Obama Administration Requests $1 billion for Jordan in FY 2016

Middle East and North Africa

The recent murder of Jordan’s Lieutenant Moaz al-Kasasbeh by militants of the so-called Islamic State has propelled the Kingdom into the international spotlight. In response to the murder, Jordan has escalated bombing missions against Islamic State targets in Syria, and it has promised a “relentless war” that “will be heard by the world at large.” Jordan’s response to the Islamic State comes as the Obama Administration requested an estimated $1 billion in U.S. aid ($637 million for economic and $350 million for military) to Jordan for FY 2016, which some members of Congress may think is not enough. The administration cemented this commitment by completing a new Memorandum of Understanding (MOU) with Jordan guaranteeing $1 billion each year in U.S. assistance until 2017.

U.S. Secretary of State John Kerry underscored U.S. commitment to Jordan when he said that Jordan represents a “staunch and stable ally in one of the globe’s most challenged areas.” The agreement illustrates Jordan’s strategic importance to the United States as a host of over half a million Syrian refugees and an active participant in the anti-Islamic State coalition.

Under the new MOU, U.S. base funding to Jordan will remain at $360 million and $300 million for economic and military assistance respectively, like the previous memorandum. But, the administration has requested an additional $327 million in Overseas Contingency Operations (OCO) funds to help reach the $1 billion aid commitment— $277 million per year for economic support and $50 million in supplemental military aid. In fact, Jordan represents the largest economic-OCO request in the entire budget request for the Middle East. The high OCO request, according to the State Department, is intended to help Jordan “address temporary and extraordinary needs related to countering [the Islamic State] and mitigating Syria-related economic and security strains.”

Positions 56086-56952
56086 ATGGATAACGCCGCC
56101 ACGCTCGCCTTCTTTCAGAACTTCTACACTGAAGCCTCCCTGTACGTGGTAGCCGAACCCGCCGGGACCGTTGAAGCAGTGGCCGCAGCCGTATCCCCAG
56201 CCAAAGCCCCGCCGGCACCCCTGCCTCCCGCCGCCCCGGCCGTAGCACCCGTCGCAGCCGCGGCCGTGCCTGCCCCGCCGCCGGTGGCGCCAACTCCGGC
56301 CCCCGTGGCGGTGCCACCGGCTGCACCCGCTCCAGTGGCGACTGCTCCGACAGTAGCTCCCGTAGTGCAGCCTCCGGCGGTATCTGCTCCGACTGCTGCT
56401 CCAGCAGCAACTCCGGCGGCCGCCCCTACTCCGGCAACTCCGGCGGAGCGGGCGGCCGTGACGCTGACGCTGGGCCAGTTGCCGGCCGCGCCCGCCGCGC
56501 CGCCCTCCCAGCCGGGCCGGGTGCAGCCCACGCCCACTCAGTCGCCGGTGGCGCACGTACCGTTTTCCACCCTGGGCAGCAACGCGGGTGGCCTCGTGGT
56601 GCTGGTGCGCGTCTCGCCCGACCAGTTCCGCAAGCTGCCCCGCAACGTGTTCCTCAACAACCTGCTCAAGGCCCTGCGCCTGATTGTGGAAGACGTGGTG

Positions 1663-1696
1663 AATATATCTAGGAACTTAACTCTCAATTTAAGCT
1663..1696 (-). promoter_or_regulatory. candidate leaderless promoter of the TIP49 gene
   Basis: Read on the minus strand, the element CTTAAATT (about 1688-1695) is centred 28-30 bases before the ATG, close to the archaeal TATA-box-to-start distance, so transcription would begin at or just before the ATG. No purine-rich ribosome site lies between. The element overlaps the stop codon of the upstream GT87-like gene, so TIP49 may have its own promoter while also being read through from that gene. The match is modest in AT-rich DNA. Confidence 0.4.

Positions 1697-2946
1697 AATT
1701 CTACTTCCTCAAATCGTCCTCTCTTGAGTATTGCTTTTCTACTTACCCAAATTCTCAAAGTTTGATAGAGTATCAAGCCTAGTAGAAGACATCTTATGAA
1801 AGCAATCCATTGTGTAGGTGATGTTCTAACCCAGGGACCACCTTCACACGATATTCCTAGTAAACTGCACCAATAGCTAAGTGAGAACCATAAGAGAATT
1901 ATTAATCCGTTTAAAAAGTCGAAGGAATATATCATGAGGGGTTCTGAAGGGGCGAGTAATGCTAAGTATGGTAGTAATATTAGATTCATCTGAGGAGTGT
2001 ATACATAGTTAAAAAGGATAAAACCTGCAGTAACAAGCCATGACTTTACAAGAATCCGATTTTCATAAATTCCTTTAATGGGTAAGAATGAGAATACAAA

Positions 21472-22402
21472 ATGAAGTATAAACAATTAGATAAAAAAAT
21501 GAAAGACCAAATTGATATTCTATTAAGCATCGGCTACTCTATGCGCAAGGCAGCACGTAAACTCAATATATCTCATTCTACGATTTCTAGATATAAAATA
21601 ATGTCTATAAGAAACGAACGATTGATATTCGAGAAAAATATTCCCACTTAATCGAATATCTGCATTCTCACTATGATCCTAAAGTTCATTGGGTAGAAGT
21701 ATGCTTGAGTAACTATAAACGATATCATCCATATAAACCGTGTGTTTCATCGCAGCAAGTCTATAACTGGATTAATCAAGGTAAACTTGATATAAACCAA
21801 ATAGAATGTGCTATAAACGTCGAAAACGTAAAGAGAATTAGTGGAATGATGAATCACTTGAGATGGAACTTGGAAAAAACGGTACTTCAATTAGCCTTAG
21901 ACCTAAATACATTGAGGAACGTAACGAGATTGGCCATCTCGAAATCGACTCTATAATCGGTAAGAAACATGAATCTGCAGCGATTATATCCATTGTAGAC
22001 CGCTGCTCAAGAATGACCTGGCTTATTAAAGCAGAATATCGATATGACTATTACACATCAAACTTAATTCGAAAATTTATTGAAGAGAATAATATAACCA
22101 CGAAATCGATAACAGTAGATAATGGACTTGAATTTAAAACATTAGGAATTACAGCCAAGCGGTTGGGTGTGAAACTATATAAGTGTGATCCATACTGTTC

In a meeting with Jordanian King Abdullah II last December, President Obama noted that the new requested aid levels (in addition to a new loan guarantee) were “designed to reinforce the sort of political and economic reforms that are taking place inside of Jordan so that not only can the people of Jordan prosper and be self-sufficient, but they can continue to provide an anchor for important efforts that enhance U.S. national security over the long term.”

The administration’s proposed increase in U.S. military assistance to Jordan, however, may be seen as too little by some members of Congress. In legislation introduced last year, Rep. Ileana Ros-Lehtinen (R-FL) proposed increasing U.S. military cooperation to Jordan to $1 billion annually from FY 2015 to FY 2019. The bill also called for streamlining congressional review of proposed U.S. arms transfers to Jordan. Although Rep. Ros-Lehtinen’s bill did not pass, the Senate Armed Services Committee issued a statement last week asking the administration to expedite arms shipments to Jordan. “We believe that Jordan’s requests need to be addressed expeditiously, commensurate with their urgent operational needs in the fight against [the Islamic State],” it read. 

From FY 2008 to FY 2014, U.S. military assistance, provided mostly through the State Department-funded Foreign Military Financing (FMF), peaked at $350 million in 2010. This assistance has been used to enhance Jordan’s military capabilities, including Advanced Medium Range Air-to-Air Missiles to upgrade its F-16 Fighter fleet and Blackhawk Helicopters. According to the Senate Armed Services Committee, U.S. military assistance this year would provide “aircraft parts, additional night vision equipment, and precision munitions.”

With the United States’ renewed aid commitment to Jordan, it’s clear that the administration is counting on the Kingdom to remain a consistent and stable ally in the tumultuous region. Whether this strategy proves effective, however, remains to be seen. Only 12 percent of Jordan’s population has a favorable view of the United States, and an estimated 1,500 Jordanians have traveled to Syria to fight.  This last statistic may prove most troubling for the Kingdom as it struggles to confront the reasons underlying the radicalization, if not disenchantment, of some of its citizens. Despite Jordan’s increased commitment to fighting the Islamic State, the country’s leadership has failed to resolve many of the issues which help fuel popularity of such extremists in the country, like the impact of Syrian and Palestinian refugees on the nation’s economy or the political marginalization and chronic unemployment that all too many face. 


Adam Taylor is the Security Assistance Intern at the Project on Middle East Democracy (POMED) covering U.S. security policy across the region.